Chris’ story

Chris is fundraising for SAMH by running up and down the West Highland Way, and climbing Ben Nevis - around 200 miles and over 30,000ft of climbing. But he has personal motivations to take on this mighty challenge.

Before I started running I lacked the motivation to do anything physical. 

Each day was just the same old routine with no fulfilment and no satisfaction in the route my life was taking. 

Around 10 years ago my brother and sister were both diagnosed with depression and postnatal psychosis. Upon reflection I don’t think I knew how to be supportive to them, I didn’t know the things I should do or what to say. 

It was almost a feeling of awkwardness for me. I was never one for talking about feelings let alone with my big brother and sister who spent years making fun of me as their younger sibling. 

I still feel I let them both down by not showing some maturity and talking to them about how they were doing. Mental health was not a term I was familiar with at that time in my life. 

Some years had passed when I decided to sign up to the Edinburgh marathon. I dedicated this challenge to my brother and sister and for the first time started talking with them about their mental health.  

Running the marathon was a massive challenge for me as I had never been very athletic; however I felt that raising money for a mental health charity was my way of doing something for my brother and sister.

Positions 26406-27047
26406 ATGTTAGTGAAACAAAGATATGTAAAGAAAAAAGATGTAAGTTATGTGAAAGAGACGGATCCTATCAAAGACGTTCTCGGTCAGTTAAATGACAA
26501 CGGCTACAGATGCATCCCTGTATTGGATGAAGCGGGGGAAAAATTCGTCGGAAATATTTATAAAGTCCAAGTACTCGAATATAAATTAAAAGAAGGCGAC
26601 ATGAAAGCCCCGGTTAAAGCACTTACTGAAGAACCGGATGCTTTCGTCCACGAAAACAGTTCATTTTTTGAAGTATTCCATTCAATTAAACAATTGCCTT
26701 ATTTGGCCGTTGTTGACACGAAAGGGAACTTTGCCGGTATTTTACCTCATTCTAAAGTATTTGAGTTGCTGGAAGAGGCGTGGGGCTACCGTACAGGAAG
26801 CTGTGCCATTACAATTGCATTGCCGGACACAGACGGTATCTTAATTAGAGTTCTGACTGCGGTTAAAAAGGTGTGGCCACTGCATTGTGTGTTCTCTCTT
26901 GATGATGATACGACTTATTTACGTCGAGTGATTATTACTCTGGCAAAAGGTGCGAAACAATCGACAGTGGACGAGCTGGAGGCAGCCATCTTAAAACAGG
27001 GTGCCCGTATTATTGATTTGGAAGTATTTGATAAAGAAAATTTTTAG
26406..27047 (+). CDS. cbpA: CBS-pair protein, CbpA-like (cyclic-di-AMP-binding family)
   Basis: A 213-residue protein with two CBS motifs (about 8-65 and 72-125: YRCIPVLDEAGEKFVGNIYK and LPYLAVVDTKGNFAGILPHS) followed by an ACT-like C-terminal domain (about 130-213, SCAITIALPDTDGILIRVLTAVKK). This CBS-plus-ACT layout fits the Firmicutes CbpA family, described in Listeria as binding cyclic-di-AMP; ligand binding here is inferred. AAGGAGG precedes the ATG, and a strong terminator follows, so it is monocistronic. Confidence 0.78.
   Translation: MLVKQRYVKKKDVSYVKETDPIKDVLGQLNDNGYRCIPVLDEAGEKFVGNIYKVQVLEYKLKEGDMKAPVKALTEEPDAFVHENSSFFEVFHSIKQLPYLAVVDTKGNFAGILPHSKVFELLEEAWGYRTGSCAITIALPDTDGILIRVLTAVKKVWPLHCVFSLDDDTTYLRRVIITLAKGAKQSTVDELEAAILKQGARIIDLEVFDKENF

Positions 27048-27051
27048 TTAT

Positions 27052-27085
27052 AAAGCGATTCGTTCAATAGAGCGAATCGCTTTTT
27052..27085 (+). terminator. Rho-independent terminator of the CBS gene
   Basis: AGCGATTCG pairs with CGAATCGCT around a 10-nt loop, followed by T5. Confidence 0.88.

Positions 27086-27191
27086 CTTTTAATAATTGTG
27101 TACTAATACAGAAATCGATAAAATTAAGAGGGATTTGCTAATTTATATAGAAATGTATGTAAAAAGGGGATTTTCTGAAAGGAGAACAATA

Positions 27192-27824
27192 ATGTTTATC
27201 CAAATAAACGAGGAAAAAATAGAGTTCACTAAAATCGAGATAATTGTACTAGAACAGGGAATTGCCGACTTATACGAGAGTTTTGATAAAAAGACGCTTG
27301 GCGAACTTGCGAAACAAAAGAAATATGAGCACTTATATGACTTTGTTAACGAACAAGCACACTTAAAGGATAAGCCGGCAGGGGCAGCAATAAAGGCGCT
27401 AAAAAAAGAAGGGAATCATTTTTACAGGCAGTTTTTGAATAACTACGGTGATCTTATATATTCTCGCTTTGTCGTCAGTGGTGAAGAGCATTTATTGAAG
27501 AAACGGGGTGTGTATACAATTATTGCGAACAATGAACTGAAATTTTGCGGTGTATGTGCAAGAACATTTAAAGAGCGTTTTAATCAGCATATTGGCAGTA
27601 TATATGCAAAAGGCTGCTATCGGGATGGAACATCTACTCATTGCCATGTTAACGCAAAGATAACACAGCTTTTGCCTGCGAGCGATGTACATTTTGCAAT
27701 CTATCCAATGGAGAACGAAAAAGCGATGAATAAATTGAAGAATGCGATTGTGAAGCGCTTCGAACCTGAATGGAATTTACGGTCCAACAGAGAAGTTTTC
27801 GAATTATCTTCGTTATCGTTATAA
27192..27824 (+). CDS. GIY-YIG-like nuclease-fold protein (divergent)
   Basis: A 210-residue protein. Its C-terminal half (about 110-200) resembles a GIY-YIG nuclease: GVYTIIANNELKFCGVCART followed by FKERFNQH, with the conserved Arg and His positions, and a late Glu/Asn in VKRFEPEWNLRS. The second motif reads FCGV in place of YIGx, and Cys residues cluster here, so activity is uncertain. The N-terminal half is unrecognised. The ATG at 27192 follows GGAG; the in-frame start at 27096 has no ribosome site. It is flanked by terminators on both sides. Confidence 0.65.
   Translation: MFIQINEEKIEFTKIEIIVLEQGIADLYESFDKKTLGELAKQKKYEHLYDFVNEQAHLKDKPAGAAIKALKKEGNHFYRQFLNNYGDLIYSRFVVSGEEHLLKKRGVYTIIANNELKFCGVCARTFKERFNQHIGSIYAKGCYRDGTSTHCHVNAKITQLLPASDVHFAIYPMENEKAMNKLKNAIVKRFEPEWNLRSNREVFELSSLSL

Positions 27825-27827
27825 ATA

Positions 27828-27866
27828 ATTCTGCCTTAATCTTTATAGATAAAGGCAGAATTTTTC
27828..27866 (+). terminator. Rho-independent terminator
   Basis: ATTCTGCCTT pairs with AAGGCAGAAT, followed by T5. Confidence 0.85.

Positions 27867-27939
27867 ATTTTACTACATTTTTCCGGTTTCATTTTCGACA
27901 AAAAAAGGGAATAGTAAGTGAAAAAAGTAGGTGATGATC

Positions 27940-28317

Training was a challenge, forcing myself outside in all conditions to run was a constant battle. The marathon went really well. I have never felt like I’ve achieved much in my life but that was the first time I could honestly say I felt proud of myself.

Upon my return home, sore from the blisters and muscle fatigue I signed up for another marathon two weeks later and from then the bug had been well and truly caught.

Whenever I put my trainers on and get out the door all my stresses for that day and anxieties about the next dissolve into the pavement behind me. 

I had no idea at the time that running would have such a positive impact on my life and since the Edinburgh marathon I have gone on to run over 16 marathons and 11 ultramarathons. 

Until I started running I never thought much about my own mental health. I had been through difficult times at university and other points in my adult life which I could put down to a number of things, but mostly lacking in self-confidence. 

I was always very critical of myself, extremely anxious to speak up in a crowd, and afraid to try new things or be myself in front of others. Running changed all that for me, it took time and many hours on the paths and trails but slowly I started to build self-belief. 

For me modern life is tough with stresses around every corner at home and at work, but over time I realised that running was my way to reset my thoughts from the day. 

Whenever I put my trainers on and get out the door all my stresses for that day and anxieties about the next dissolve into the pavement behind me. 

Running has become my way of maintaining my mental health and has shown me that I am in control of my physical and mental health. 

I hope my siblings are proud of me. I know my activities are at the extreme end of the spectrum but I hope I inspire them to use physical activity to help maintain their wellbeing.

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